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Memantine, a non-competitive N-methyl-D-aspartate (NMDA) receptor antagonist, is currently the only drug proposed for the treatment of moderate to severe Alzheimer’s disease.1 It has been shown to have neuroprotective effects by inhibiting the excitotoxic effect of NMDA glutamate receptors.2 Memantine has a tolerability profile similar to placebo.1 However, the worsening of psychotic symptoms in patients with Lewy body dementia (LBD) treated with memantine has been recently reported.3 We describe three patients with probable Alzheimer’s disease who developed worsening or de novo visual hallucinations and agitation after memantine treatment.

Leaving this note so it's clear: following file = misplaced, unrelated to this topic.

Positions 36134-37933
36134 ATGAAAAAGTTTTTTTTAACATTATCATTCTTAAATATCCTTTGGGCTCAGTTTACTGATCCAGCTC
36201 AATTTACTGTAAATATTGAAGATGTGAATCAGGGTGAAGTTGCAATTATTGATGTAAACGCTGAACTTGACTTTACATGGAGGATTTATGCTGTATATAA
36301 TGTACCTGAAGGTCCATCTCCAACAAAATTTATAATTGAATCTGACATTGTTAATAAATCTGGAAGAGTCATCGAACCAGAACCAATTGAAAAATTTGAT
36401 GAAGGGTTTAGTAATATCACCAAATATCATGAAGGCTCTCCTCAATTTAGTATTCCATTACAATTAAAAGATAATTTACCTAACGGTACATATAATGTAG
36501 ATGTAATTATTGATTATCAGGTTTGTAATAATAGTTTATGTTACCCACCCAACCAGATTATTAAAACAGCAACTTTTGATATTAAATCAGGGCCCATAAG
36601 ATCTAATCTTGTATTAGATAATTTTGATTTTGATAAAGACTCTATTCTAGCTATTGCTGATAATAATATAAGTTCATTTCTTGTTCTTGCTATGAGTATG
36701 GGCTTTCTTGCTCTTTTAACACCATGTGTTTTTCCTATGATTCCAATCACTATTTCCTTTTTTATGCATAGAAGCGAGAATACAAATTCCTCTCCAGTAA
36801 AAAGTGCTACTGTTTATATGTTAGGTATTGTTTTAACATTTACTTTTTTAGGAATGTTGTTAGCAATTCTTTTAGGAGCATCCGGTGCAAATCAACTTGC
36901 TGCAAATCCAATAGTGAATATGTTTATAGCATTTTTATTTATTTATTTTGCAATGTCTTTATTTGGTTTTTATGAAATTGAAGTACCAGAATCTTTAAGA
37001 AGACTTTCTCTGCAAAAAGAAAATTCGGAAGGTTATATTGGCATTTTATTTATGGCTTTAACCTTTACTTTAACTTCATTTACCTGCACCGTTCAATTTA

Patient 1 was a 65-year-old woman with a 2-year history of slowly progressive cognitive decline, affecting episodic memory, naming and executive-attentive skills. Functional abilities of daily living were impaired. Physical and neurological examination, routine blood tests and electrocardiogram (ECG) were normal. Magnetic resonance imaging (MRI) of the brain showed a bilateral frontotemporal atrophy. A diagnosis of probable Alzheimer’s disease was made, and she was treated initially with rivastigmine, then 2 years later with donepezil (10 mg/day) for a further 2 years. Because the patient’s Mini Mental State Examination (MMSE) score was 14/30 at 69 years, she was prescribed a combination treatment with memantine. Her other drugs included vitamin E supplements, citalopram and quetiapine for mild agitation. One week after the starting …
Competing interests: None declared.